If you own stocks or bonds issued by a single entity, there is a potentially large risk that the issuing entity will falter or fail to perform as expected. Intramarket diversification can help to insulate you from this risk without costing much in the way of expected rate of return.

If you own the stock of two large computer hardware manufacturing companies, for example, they both probably have about the same expected rate of return. If each stock has a 10 percent expected rate of return, combining them into a portfolio will produce the same 10 percent expected rate of return. But by owning both stocks, the potential for losses resulting from problems specific to one of the companies — say, accounting fraud — is reduced.

So, combining these two assets together in the portfolio did not reduce the expected rate of return for the portfolio, but, at the same time, it reduced at least one type of risk, producing an improved RAEROR.

Taking this logic to the extreme, you can maximize the RAEROR for a portfolio composed of large computer hardware manufacturing companies by owning all such companies. This will minimize the company-specific risk you bear without substantially reducing the portfolio’s expected rate of return.

The same principle can be expanded to larger groups of investment assets, with similar results, and is the part of the rationale for investing in index funds like those offered in the TSP. The TSP’s funds tend to produce high RAEROR values for the types of investment assets they represent — cash, bonds and stocks.

Based on historical evidence, I estimate that large-cap domestic stocks will most likely produce a return of around 12 percent in any given year, before investment expenses. This expectation applies to all large-cap domestic stocks, individually and as a group. But history also tells us that there is about a 17 percent chance that, as a group, they will produce a loss of at least 6 percent in any year. Owning less than the entire group of large-cap domestic stocks will produce the same 12 percent expected return, but with higher probability of loss, owing to the increased company-specific risk associated with owning fewer than the maximum number of stocks.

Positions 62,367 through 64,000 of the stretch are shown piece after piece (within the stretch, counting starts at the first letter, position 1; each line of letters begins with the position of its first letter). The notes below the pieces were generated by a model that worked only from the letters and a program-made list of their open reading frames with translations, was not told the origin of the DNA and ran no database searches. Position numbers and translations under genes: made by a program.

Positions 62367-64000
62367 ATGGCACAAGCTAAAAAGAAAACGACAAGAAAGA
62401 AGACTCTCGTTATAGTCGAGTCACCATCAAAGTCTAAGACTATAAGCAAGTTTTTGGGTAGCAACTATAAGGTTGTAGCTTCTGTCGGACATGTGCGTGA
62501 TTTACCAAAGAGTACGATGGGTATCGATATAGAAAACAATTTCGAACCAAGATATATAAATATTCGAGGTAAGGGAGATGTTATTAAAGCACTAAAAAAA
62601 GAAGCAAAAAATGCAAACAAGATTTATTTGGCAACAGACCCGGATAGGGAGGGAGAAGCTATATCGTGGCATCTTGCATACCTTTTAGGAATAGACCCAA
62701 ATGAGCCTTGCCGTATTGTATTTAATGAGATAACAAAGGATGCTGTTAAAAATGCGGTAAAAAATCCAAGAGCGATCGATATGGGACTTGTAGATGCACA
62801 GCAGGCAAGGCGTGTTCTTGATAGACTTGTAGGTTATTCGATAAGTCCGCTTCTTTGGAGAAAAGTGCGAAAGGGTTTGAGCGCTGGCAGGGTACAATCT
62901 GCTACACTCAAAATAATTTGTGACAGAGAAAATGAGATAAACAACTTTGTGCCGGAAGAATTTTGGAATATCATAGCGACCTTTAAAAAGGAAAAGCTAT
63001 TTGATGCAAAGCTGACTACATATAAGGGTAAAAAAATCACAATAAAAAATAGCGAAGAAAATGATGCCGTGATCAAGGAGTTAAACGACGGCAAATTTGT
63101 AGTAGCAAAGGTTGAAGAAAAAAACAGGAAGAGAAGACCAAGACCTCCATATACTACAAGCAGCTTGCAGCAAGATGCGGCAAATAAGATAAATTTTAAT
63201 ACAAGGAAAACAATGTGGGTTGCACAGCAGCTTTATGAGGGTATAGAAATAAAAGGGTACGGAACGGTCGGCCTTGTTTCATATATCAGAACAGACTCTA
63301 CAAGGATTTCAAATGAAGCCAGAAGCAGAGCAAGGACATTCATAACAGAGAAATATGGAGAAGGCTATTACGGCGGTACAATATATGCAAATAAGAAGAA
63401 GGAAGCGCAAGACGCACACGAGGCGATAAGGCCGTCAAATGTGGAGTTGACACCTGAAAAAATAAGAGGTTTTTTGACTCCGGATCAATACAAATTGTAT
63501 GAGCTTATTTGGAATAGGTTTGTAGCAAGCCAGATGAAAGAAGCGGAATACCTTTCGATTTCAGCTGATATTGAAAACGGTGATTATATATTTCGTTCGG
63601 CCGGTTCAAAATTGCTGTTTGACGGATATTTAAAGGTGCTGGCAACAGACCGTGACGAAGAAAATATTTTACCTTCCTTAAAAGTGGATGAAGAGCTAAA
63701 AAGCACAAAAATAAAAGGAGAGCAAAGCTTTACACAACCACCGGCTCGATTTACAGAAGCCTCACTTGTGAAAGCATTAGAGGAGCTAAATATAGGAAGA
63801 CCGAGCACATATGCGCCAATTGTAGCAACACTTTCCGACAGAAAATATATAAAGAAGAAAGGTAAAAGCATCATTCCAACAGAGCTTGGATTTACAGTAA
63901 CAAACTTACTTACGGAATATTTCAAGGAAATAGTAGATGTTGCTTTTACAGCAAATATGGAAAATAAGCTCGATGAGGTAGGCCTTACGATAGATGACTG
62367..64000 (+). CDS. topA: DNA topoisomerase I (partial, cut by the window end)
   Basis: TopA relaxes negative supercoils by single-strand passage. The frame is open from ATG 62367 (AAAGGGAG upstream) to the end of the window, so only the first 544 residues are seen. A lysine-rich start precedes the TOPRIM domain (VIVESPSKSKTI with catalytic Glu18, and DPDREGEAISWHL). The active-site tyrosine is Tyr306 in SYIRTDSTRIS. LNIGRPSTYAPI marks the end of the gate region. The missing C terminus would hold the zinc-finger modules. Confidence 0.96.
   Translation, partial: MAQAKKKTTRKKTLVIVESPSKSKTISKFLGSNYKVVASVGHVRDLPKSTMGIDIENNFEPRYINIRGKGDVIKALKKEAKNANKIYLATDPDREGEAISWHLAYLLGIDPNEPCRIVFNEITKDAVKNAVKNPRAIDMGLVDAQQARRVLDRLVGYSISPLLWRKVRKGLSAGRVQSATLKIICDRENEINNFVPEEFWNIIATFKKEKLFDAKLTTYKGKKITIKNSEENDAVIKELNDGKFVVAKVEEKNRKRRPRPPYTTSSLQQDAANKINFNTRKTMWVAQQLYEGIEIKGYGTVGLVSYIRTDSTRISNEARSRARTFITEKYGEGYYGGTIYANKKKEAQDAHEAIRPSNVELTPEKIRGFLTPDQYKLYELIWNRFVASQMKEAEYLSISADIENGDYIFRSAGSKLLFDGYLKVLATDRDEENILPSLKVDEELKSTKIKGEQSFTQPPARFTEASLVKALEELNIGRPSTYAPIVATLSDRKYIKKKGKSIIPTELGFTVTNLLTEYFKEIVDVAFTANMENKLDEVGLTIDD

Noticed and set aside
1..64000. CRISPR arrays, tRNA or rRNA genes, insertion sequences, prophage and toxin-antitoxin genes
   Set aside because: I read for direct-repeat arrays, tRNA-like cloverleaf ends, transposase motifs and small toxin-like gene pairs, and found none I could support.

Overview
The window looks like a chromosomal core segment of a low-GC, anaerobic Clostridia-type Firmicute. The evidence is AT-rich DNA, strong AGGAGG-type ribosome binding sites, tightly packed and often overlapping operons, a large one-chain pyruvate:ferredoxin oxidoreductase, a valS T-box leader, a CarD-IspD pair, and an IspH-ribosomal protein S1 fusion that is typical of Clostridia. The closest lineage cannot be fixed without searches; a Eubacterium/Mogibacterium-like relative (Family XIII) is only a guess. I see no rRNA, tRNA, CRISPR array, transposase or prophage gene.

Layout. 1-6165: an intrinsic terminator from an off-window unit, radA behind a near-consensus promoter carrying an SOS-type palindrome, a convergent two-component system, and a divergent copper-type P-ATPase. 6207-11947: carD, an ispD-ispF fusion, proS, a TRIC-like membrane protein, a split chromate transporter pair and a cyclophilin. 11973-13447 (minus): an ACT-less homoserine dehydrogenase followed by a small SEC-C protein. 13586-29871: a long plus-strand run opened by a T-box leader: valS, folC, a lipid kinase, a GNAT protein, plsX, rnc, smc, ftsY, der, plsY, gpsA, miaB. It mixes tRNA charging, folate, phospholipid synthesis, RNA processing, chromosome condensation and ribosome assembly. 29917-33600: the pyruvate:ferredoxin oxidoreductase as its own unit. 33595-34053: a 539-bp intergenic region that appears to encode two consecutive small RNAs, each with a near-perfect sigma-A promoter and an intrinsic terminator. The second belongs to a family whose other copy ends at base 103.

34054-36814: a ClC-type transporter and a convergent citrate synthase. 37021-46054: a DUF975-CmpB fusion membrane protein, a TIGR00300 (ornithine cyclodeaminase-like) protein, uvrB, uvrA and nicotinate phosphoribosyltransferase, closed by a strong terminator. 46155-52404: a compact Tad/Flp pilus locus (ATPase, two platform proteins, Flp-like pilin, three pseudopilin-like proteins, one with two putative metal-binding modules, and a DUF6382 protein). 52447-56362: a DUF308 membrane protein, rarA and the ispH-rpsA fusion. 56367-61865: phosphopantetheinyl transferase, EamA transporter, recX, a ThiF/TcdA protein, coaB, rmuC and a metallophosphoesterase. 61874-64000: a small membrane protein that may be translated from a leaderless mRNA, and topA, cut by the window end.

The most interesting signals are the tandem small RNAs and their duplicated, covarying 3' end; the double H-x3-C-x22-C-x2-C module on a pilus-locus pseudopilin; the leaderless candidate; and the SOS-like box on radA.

The TSP’s C Fund gives you the optimal large-cap domestic stock exposure — or something close to it — with about the highest RAEROR for the asset type you will find. Any alternative you consider should be compared with this standard.

The same is true of the TSP’s other four basic funds with respect to the asset types they represent.

In my next column, I’ll explain intermarket diversification.

Lump-sum annual leave and TSP

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Q. If I retire on Oct. 30 and receive a lump-sum payout for annual leave, can I have that directly deposited into my TSP account?

A. Not under the current rules.

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TSP contributed funds while working

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Q. I understand that when I turn 59 1/2,  I can begin withdrawing my TSP contributions without a tax penalty.  May I continue working for the federal government after age 59 1/2 while augmenting my take-home pay with something like a TSP life annuity?  Right now it’s looking like I’ll never be able to retire and am looking for ways to bring more money home to live on.  An extra $1,000 per month or so from a TSP life annuity in addition to my regular federal salary would really help to make ends meet.

A. Yes

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TSP withdrawals

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Q. I’m currently on active duty as a retired recall, servicing in Kuwait.  I will reach age 54 in December; can I withdraw my TSP funds in January without penalties?

A. From the TSP’s website: “Relief from the 10% early withdrawal penalty is availableto eligible Reservists called to duty for more than 179 days. The Reservist must have been activated after September 11, 2001 and must have received his or her TSP distribution between the date of the order or call and the close of the active duty period. The Reservist may also be eligible to repay the distribution to an IRA (not the TSP). Participants should consult with their tax advisors, legal assistance officers, or the IRS regarding this relief.”

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Retiring at age 75

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Q. I just want to be clear that if I choose to remain working (GS) until age 75, will my TSP account continue to be active? Then at what point must I make a TSP withdrawal decision?

A. Following your retirement.